Frederick Wiseman’s National Gallery, which received its local premiere last night at the Chicago International Film Festival, climaxes with a dance performance inside one of the exhibition halls. Though Gallery is a film about painting, I wasn’t at all surprised that Wiseman worked in a scene of ballet. He’s already devoted three features to the subject (Ballet, La Dance—The Paris Opera Ballet, and Crazy Horse), and his last film, At Berkeley, concluded with a choreographed sequence as well. And last month it was announced that Wiseman is collaborating with the Minneapolis company Sewell Ballet on an adaptation of his debut film Titicut Follies. It seems as though America’s greatest living filmmaker just can’t get his fill of dance. Or does Wiseman’s enthusiasm for ballet speak to some crucial aspect of his art?
(On an related note, Gallery wasn’t the only new work by a major filmmaker to debut in Chicago this weekend. This past Friday Showplace Icon began a run of The Golden Era, an historical drama by the great Hong Kong director Ann Hui. The film wasn’t previewed for the press—and I haven’t had time yet to catch it myself—but I’d aver that anything by Hui is worth seeing. Golden Era likely won’t play for more than a week, so hightail it to the Icon in the next few days before it leaves town.)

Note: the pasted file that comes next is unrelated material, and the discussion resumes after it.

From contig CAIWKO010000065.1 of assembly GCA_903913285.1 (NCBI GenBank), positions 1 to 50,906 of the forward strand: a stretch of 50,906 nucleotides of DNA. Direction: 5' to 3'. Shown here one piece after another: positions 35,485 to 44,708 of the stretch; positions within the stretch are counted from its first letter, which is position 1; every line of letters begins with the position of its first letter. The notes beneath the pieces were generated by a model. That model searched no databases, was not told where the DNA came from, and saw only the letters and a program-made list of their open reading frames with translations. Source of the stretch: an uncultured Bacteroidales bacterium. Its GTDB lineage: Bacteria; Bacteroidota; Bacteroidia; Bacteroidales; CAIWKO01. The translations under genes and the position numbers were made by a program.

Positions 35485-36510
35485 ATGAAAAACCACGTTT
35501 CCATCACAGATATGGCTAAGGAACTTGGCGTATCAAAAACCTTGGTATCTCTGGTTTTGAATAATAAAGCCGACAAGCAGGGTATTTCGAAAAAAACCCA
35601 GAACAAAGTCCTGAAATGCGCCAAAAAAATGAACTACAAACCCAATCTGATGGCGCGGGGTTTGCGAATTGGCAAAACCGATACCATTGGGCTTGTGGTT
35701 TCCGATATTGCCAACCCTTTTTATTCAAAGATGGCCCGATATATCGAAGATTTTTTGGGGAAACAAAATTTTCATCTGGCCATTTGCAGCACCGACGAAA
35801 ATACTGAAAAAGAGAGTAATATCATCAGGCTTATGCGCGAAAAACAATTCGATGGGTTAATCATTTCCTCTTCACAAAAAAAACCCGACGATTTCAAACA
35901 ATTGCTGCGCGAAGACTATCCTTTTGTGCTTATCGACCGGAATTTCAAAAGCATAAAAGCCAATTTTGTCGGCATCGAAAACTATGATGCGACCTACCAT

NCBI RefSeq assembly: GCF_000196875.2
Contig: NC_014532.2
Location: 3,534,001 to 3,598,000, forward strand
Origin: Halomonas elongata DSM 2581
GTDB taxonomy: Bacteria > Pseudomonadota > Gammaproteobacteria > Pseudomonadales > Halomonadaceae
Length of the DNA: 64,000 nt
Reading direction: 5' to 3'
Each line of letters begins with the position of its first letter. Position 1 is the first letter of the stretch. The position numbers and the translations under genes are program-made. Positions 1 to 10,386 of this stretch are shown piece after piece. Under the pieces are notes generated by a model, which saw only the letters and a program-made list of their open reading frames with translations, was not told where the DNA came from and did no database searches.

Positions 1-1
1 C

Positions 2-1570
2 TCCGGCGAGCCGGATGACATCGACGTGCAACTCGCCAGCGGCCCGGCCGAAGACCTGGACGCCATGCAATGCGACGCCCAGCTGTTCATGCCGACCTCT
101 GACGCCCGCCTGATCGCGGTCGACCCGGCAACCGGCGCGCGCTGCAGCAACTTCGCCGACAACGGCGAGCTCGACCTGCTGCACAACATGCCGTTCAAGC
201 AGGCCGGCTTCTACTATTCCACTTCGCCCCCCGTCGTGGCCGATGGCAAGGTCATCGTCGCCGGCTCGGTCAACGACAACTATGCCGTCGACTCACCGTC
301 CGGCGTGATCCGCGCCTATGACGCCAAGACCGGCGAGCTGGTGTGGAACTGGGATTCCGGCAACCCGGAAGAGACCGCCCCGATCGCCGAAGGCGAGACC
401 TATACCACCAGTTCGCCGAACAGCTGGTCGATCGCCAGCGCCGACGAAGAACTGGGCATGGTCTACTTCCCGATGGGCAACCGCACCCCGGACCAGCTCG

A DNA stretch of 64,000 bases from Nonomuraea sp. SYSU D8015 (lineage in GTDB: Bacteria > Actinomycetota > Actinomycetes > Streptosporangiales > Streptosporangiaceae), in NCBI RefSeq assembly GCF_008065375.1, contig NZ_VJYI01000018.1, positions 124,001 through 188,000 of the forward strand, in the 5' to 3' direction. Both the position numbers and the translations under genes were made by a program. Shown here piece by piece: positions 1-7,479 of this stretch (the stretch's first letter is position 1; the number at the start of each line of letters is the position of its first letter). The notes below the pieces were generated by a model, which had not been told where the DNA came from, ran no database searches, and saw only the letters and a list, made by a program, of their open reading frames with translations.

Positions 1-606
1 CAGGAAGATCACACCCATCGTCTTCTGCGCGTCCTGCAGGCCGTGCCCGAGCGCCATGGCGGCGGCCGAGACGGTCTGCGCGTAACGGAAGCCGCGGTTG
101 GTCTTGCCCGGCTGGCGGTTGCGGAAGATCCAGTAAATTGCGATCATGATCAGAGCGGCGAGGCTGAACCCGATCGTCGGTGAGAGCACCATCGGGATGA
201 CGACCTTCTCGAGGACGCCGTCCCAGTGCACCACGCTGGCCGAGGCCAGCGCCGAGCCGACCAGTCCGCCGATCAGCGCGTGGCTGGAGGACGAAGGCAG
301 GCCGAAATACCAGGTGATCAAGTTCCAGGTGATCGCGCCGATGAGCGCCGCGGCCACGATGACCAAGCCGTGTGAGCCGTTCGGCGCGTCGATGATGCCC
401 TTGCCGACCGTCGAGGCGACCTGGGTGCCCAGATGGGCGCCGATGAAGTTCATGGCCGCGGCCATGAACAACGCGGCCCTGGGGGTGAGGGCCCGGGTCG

Like cinema, ballet is an art based on motion—it only really exists as it transpires. Home video formats have created the impression that movies can be stored and accessed as easily as books, though as Krzysztof Zanussi said to me last week, this impression is illusory. Who knows how many movies being made today will be accessible in another century—or even in another few decades? Video technology is being updated all the time, which raises new (and as-yet-unanswered questions) about the preservation of movies. In the recent documentary Side by Side, David Fincher admitted that the master copies of the music videos he shot in the late 1980s aren’t playable on any current system. It seems that video, while not as fragile as celluloid, might be no less vulnerable to the passage of time.
This brings us back to National Gallery. In the film Wiseman observes the process of art restoration, which employs such complex technology as chemical analysis and X-rays in addition to hands-on work. Classic paintings might alert us to a timeless sense of beauty, yet they must be frequently retouched (and with the aid of up-to-the-minute technology) in order to remain beautiful. How timeless is any art, really? Perhaps we’re better off approaching all art (movies included) as we do dance, Wiseman seems to be proposing. Perhaps true beauty resides in the spark of creative inspiration, which like all sparks inevitably fades.
National Gallery opens at the Gene Siskel Film Center on November 21 for a two-week run. See here for more information.